Status Report

XA/EVA Project Office Weekly Activity Report July 19, 2001

By SpaceRef Editor
July 19, 2001
Filed under , ,

STS-104 EVA 1 and EVA 2

EVA 1, the first of three scheduled EVA’s on STS-104 was conducted on flight day four. This EVA was conducted to prepare the ISS Joint Airlock for installation and to connect electrical umbilicals to the airlock once installed on ISS. The EVA was 5 hours and 59 minutes long. Preflight estimates for the EVA were 7 hours and 5 minutes. All planned objectives were accomplished as well as three additional get-ahead tasks.

EVA 2, which lasted 6 hours and 29 minutes, was conducted on flight day seven. This EVA was conducted to install a pair of high-pressure gas tanks (one oxygen and one nitrogen) on the exterior of the ISS airlock. All nominally planned EVA tasks were successfully completed; additionally the second O2 tank was installed on the airlock. The crew also installed four trunnion pin thermal covers plus one flight releasable grapple fixture (FRGF) thermal cover.

EVA 3 is scheduled to install the final nitrogen tank on the exterior of the airlock.

Zvezda TIM

Representatives from NASA’s EVA Project Office, Engineering Directorate, Hamilton Sundstrand, and Zvezda met in Moscow at an EVA Technical Interchange Meeting (TIM) to discuss Orlan suit topics. The agenda for the TIM included topics related to certifying EMU items in the Orlan, clarification of availability and use of Orlan suit consumables, clarification of Orlan schematic drawings, a discussion of leaks in the Orlan-M-HL (NBL suit), future use of the Orlan-M-HL, clarification of the failure of the biomed harness during the Orlan EVA to relocate the docking cone on ISS, and a discussion of concepts for launch restraints for the Orlan SAFER hardware in the orbiter. The TIM was concluded with the approval of a signed protocol, and initial plans are underway to meet again during the EVA TIM that is planned in October 2001, at Energia.

Node 2 Fluid Line Routing Test

On June 20 and July 2, 2001, the EVA Project Office conducted an unsuited test of the Node 2 Heat Exchanger Ammonia Lines in Building 32 high bay. Four aft end cone lines were tested on June 20 and the remaining two aft end cone lines and six forward end cone lines were tested on July 2. The primary objective was to verify that line routings provide adequate flexibility during heat exchanger changeout. During test, several astronauts manipulated the lines at incremental pressures up to 360 psia as expected on-orbit. Most line routings appeared adequate although two lines on the forward end cone had 45-degree bends that caused difficulty and must be addressed in the crew consensus report. The testing also revealed that clamp launch brackets should be made EVA removable to allow increased hand access. In addition, minor clamp reorientations were suggested. Once the crew consensus report is released, the EVA Project Office will work with the International Space Station Vehicle and Program Integration Offices, and Marshall Space Flight Center to incorporate test findings into Alenia’s Node 2 design.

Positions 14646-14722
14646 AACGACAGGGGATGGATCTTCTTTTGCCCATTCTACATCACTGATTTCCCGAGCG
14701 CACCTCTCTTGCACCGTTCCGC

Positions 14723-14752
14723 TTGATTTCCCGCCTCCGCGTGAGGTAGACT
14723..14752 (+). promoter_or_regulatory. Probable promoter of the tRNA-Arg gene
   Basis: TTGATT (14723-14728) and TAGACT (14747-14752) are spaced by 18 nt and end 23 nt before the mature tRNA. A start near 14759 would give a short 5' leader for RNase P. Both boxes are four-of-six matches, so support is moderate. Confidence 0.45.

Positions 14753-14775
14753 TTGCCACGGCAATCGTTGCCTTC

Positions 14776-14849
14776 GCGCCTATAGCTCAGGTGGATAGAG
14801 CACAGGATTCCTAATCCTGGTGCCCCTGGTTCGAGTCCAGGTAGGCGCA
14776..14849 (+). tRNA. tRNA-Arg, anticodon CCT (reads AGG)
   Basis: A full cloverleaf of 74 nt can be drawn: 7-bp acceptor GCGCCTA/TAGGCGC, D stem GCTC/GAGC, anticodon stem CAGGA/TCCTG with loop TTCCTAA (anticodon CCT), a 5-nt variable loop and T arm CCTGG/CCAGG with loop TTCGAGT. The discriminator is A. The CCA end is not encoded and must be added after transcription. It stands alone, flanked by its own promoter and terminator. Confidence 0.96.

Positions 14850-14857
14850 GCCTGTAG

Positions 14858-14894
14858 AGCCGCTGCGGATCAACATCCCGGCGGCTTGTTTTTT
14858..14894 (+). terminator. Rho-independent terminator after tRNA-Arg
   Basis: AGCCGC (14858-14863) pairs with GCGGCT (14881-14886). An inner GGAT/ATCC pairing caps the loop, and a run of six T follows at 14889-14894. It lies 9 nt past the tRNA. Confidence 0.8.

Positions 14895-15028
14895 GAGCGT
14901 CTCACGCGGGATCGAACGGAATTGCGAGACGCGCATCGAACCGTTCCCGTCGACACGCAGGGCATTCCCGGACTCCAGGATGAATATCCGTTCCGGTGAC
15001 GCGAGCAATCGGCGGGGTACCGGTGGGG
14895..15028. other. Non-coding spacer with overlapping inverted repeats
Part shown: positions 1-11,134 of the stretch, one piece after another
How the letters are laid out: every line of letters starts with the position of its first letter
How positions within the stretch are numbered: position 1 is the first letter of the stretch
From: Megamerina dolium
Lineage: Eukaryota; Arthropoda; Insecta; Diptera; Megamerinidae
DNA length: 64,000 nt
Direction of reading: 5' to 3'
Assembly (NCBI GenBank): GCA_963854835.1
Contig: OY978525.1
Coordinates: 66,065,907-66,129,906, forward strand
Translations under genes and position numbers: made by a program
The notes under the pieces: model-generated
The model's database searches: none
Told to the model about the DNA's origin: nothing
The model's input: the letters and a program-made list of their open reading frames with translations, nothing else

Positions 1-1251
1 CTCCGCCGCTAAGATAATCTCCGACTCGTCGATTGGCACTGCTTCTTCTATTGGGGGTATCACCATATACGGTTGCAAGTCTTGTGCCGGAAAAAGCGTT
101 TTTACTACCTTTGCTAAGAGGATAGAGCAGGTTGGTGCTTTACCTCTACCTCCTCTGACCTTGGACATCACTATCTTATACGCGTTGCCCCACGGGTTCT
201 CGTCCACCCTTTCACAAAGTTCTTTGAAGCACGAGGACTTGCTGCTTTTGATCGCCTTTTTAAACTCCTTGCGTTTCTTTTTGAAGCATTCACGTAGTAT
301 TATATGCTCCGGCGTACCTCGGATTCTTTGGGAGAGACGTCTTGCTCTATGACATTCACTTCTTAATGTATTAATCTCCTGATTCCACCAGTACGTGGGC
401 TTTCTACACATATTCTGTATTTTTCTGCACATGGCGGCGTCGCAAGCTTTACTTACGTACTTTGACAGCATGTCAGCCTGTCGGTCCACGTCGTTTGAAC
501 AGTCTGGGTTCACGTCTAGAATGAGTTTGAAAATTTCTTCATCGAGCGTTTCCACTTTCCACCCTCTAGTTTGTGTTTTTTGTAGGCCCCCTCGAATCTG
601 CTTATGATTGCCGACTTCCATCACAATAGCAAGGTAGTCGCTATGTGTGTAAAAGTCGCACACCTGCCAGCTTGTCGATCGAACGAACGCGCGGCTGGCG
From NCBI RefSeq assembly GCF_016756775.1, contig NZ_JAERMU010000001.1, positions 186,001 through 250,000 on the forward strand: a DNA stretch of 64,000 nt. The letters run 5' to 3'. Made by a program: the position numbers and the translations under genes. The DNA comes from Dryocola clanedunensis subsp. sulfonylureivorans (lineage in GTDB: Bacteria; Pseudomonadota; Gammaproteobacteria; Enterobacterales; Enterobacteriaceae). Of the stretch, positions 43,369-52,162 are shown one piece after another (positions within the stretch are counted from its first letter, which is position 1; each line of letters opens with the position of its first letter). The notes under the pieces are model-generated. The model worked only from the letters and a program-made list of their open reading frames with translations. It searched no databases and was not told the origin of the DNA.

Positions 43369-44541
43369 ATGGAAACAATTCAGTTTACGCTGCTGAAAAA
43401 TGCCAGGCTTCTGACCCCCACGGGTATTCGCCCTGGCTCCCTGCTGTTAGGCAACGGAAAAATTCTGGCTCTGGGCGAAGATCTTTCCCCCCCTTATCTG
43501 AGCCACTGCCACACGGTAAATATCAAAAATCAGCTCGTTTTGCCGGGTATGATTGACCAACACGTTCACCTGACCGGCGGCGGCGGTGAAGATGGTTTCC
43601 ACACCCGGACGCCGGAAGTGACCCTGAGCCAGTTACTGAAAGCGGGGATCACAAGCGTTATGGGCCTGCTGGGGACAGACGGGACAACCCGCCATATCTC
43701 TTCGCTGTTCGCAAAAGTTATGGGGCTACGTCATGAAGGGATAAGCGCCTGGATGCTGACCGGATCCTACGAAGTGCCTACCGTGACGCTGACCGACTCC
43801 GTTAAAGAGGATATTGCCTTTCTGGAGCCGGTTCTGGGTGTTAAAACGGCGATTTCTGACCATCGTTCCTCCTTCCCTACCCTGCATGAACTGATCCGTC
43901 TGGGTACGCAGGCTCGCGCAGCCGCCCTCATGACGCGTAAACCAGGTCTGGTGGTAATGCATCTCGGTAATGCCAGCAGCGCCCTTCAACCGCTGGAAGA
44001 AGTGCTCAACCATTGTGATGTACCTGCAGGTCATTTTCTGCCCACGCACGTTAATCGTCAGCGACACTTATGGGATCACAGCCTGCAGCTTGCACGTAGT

Battery Leakage on STS-104/7A

Following the Extravehicular Mobility Unit (EMU) checkout on flight STS-104/7A, it was found that one of the Increased Capacity Batteries (ICB) had leaked Potassium Hydroxide. The leak was found when a crewmember removed the Contaminant Control Cartridge (CCC) from EMU 3 (crewmember Helm’s suit) to verify its serial number. The suspect battery functioned properly during the EMU 3 checkout, as did the other two batteries in EMU 1 and EMU 2. The ICB’s in EMU 1 and EMU 2 have successfully powered the EMU’s through the first two EVA’s on flight 7A. An additional two ICB’s, which are locker stowed, were inspected and found to not be leaking. Two ICB’s, including the leaking ICB, will be returned on 7A and three will be left on board ISS. Because of contamination concerns, EMU 3, which was originally planned to be left on orbit, will also be returned. EMU 3 was stowed for launch on the middeck ceiling, placing the suit, and the ICB inside it, in an inverted position on the launch pad. The leak is thought to have occurred because of this orientation, some time after V1103.01 testing and prior to launch. A full root cause investigation is planned for the battery design upon receipt of the battery post landing.

Original signed by:

G. Allen Flynt

Acting Manager

SpaceRef staff editor.